The Prime Minister should be thanked for his kind visit to the Valley of Kashmir, which was preceded by a visit to the Siachen Glacier, the highest battlefield in the world, where both India and Pakistan spend billions from their (limited) resources to maintain strategic positions of no consequence to a vast majority of their people should a permanent peace prevail.
Perhaps, the PM did not see it appropriate to mention to the rest of India the need to continue the presence of thousands of troops at that altitude, which serves little purpose other than to pose a perpetual pollution threat to Pakistan’s water resources. He also made it a point to visit Siachen before coming to Srinagar to meet the people of the Valley grappling with the flood aftermath, a good 46 days after the floods hit, and many days after most of Srinagar had returned to badly damaged homes – thereby establishing the order of his priorities: the jawan before the awaam. Special thanks are due to him for that.
Many Kashmiris were greeted with words like ‘Modi has given a lot to Kashmir, you guys must be happy!’ or, ‘Modi has said it, he will do it.’
I do not share any such optimism. First, visiting Kashmir on Diwali, a festival which is of little relevance to Kashmiris, be they Muslim or Sikh, and of secondary importance to the Kashmiri Pandits, since their festivals are slightly different. The visit was timed to his convenience, not the convenience of the people. It was timed to demonstrate to the people of India, that the PM chose to spend his in Kashmir with jawans and the Kashmiri awaam, as opposed to the people of India, or his own family in Gujarat. May I argue that the TV time he got on Diwali was of major consequence? May I also argue that the PM decided to spend time in Srinagar because the soon-to-be-held elections of the State Legislative Assembly are on his mind? May I say that it would have been more sensitive and more appropriate to have spent this time on Eid? Or any other day, rather than a Hindu-festival? What if the Vice-President of India, a Muslim, would decide to spend his Eid with flood-sufferers in Assam? Or with those hit by landslides in Maharashtra? It would mean nothing to either, since they would not have been celebrating the festival in the first place, but I would not hesitate to say that the Vice-President would have been called ‘communal’ and ‘insensitive’ by the very people cheering the PM now.
Second, the symbolism: A Hindu PM decides to pay a visit to the Muslim-majority state on a Hindu festival. It would not matter much had it not been for the fact that the current PM is himself a product of the RSS school where people are taught to treat Muslims as second-rate, lapsed rulers of India who deserve to be crushed and segregated as historical revenge for the alleged suppression of Hinduism during Muslim rule in India. What was the PM proving? What was the PM proving by NOT visiting the people of flood-hit Assam? Why? Were they not a part of India?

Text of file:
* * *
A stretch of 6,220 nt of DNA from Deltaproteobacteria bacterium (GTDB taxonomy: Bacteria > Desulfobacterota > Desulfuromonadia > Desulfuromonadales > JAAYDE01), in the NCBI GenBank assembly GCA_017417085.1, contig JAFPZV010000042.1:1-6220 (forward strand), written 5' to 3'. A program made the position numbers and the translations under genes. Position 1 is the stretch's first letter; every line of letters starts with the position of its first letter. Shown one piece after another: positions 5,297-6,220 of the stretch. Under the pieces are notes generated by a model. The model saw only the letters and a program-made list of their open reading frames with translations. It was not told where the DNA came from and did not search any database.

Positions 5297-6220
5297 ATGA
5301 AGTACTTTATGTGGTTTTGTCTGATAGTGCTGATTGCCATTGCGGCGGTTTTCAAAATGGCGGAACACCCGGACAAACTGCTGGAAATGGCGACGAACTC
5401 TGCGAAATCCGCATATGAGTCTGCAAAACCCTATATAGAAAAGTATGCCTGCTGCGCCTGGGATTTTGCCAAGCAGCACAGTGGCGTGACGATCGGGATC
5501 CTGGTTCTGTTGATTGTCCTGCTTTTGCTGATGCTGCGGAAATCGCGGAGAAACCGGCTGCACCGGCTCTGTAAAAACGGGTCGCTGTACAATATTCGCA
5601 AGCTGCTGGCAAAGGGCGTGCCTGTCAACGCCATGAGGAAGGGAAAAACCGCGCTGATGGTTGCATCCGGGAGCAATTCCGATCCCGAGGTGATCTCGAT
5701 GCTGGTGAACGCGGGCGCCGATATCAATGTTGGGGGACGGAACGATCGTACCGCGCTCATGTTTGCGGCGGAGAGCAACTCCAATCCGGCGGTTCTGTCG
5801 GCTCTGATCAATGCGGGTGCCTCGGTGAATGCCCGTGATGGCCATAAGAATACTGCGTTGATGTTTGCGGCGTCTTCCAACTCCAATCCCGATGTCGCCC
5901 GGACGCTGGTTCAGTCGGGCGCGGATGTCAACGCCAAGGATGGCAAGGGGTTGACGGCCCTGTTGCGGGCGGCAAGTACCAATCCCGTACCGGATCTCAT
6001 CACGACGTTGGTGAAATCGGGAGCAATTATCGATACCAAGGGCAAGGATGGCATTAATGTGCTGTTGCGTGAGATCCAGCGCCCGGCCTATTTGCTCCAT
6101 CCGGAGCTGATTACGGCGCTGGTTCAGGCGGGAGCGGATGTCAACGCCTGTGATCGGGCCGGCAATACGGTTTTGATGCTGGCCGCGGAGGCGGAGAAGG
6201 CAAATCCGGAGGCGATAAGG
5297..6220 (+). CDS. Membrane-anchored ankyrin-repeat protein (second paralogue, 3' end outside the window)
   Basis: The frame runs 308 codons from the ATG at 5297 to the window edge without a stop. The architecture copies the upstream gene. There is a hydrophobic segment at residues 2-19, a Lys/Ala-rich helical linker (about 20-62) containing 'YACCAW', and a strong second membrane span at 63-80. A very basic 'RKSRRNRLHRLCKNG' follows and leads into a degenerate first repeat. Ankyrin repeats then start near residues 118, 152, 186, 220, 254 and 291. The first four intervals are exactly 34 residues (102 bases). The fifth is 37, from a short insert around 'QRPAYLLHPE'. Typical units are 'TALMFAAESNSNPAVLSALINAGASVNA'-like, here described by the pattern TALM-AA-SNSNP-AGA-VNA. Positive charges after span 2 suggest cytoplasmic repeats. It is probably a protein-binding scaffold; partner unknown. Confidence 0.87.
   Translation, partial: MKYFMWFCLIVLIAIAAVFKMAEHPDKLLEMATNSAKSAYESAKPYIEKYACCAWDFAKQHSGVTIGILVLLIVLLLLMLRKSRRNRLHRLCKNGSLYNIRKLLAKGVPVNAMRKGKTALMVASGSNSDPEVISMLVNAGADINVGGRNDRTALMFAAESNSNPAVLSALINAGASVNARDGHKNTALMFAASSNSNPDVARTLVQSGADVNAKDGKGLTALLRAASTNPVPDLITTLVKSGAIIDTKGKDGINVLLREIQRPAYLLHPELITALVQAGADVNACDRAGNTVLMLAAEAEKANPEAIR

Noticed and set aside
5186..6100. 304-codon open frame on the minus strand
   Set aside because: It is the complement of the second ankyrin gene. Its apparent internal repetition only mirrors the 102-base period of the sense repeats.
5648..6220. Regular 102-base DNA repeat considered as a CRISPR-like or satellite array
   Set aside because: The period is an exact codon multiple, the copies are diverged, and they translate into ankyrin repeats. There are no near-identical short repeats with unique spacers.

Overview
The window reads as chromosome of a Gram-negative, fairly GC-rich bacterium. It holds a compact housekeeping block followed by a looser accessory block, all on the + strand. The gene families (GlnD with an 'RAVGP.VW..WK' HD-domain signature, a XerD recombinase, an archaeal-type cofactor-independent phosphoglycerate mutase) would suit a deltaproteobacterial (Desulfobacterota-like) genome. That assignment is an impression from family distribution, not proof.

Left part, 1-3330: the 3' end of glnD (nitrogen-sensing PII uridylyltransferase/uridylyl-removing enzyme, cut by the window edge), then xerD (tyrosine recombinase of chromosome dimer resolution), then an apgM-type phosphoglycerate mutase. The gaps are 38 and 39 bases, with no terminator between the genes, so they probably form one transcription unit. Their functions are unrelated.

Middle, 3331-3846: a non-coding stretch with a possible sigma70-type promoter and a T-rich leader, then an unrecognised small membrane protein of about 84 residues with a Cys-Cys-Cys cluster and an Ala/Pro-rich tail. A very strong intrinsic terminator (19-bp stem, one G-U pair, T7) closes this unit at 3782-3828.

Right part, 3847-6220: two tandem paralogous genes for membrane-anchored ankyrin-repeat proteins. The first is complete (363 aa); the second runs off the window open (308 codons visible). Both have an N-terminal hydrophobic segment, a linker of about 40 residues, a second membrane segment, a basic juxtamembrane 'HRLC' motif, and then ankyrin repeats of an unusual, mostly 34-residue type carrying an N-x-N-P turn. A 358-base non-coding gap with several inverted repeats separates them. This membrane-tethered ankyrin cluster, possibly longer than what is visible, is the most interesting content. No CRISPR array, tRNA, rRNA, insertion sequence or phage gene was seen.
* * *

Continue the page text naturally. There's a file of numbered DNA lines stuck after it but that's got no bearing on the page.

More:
Third, the simple lack of funds: The State has asked for Rs 44,000 crore, the PM had released Rs 1,000 crore initially, and now Rs 545 crore more with an additional Rs 175 crore for hospitals. Thanks. And the media played this up, again and again, as though the Indian PM had done Kashmiris an immense favour by ‘donating’ this money. It has rightly been criticised by all hues of politicians in Kashmir.
Fourth, bad-mouthing those asking for revoking AFSPA: The out-going Chief Minister of J&K had staked his entire tenure on trying to get the Act revoked. This has yielded no fruit at all. Countless times, this column has argued that a simple, reversible decision could go a long way in assuaging the fears of Kashmiris, and represent a genuine attempt at healing their wounds. No. Such appeals fall on deaf ears. Instead, the BJP leader in the Rajya Sabha went on to criticise the Chief Minister of J&K saying that he was ‘pandering to the separatists.’ This, in effect, makes asking for the revocation of AFSPA, by a democratically-elected CM of an Indian State, an anti-national move. What is the principle of democracy anyway, sir? Was it not meant to mean a government of the people, by the people, and for the people? Obviously, and the PM remains oblivious to this fact, the genuine demands of Kashmiris remain undemocratic. They evidently are not Indians.
Sad of the PM to play the game Kashmiris have been a victim of all over again. He is not as bold as he claims to be.